I’m creating languages specifically for my fantasy role playing world (which will be named in one of the languages I’m creating). So far I have the following hierarchy of languages in mind. The names are place holders for now, as are the cardinal points. In fact, you can see all the discussion on languages here as a work in progress. I will generally work in the open with it, as I will be looking for feedback and input at some point
- Common. Shared bits of Ancient, North, South, and Trade Common. There’s no actual Common.
- Ancient Common. Common ancestor for the currently spoken languages on the two initial continents of the game.
- North Common. The most common language on the continent the PCs originate from. Speakers of North and South common can understand each other after a fashion. For English speakers, it would be similar to the difference between American English and South African English. They are the same basic language, but with enough difference in slang, borrowed words, and accents that the speaker of one will struggle to understand the other.
- South Common. The most common language on the continent the PCs were originally headed to.
- Trade Common. An intentionally created trade language, unifying North and South Common. Frequently heard in port cities and among traders and merchants. Can be understood by native North and South common speakers. The language the players probably use more often than not.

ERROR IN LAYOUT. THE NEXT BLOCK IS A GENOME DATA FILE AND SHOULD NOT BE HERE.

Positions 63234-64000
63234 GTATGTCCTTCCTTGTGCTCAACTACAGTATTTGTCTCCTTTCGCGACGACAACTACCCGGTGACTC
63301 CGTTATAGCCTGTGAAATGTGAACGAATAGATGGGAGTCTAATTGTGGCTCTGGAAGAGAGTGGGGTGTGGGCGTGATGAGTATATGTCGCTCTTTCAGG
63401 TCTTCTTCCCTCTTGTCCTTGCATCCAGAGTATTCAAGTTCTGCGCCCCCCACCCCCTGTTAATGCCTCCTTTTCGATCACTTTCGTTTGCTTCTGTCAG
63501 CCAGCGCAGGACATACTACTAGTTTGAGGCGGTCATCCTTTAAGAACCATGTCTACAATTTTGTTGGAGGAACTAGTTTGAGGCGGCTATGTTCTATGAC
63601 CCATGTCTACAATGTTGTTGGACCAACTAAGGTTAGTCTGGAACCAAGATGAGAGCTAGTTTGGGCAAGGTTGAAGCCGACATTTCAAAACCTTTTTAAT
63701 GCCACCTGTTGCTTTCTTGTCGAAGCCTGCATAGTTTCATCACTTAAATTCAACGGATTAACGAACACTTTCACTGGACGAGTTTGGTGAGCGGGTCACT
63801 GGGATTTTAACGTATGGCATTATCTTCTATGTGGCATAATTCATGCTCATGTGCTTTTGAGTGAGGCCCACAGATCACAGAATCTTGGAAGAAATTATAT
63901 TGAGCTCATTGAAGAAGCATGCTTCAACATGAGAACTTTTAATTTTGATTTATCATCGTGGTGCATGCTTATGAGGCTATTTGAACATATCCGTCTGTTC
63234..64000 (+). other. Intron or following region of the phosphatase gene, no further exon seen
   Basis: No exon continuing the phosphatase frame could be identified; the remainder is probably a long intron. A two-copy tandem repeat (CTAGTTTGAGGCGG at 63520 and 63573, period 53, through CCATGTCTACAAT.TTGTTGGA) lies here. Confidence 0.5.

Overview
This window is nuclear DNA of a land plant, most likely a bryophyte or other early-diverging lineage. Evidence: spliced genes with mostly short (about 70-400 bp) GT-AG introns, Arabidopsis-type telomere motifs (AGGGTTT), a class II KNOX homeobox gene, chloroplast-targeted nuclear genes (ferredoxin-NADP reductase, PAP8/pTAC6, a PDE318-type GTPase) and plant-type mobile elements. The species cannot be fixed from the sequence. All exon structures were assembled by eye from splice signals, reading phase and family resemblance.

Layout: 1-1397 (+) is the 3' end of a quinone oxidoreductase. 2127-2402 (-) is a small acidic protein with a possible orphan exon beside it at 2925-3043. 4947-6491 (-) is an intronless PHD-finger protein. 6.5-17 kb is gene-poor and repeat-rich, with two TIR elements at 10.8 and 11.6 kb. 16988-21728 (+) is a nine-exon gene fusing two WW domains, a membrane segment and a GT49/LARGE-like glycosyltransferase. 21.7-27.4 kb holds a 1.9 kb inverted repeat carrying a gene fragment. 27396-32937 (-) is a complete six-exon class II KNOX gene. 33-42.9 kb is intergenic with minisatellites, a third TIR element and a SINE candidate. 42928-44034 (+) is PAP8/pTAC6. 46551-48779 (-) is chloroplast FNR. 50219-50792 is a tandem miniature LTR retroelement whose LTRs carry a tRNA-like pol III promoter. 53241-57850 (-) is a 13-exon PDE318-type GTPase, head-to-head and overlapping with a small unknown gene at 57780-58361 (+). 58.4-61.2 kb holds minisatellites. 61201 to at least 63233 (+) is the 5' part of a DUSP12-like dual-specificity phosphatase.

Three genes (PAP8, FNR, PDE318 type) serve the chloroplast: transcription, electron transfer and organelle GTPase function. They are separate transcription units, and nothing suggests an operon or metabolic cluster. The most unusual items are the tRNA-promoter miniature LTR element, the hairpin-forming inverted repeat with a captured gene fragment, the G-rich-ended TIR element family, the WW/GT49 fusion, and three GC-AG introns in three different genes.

- Elvish. Language of the elves. Derived from the predecessor to Ancient Common.
- Dwarvish. Language of the dwarves. Derived from the predecessor to Ancient Common.
- Western. Language of a continent I haven’t even thought about yet. Quite different from Common and its siblings.
- Serpentine. Language of serpentine creatures from A Star Once Fallen. It already has a name, I think. Or that race does. Or something. It exists because Star Fall island exists.
- Far Ancient. Predates Ancient Common, but not an ancestor. This is a mystery language to the players. Only one of them may have even seen script written in it.
- Thieves Cant. As per standard fantasy, thieves have their own coded language they can use.
There’s a lot there. My initial goal is to have at least a naming language in place for each of these (except Thieves Cant and possibly Serpentine). However, I’ll make notes on this and other pages as I go.
Another goal is to write these languages in IPA (International Phonetic Alphabet). If you don’t have a font that can handle IPA codepoints, you’ll probably want to install one. Eventually I’ll put in a link.
I also need a link to the book that I’m using to guide me.
And my current WordPress theme really mucks up the lists above. Sigh. I really need to figure out my own theme.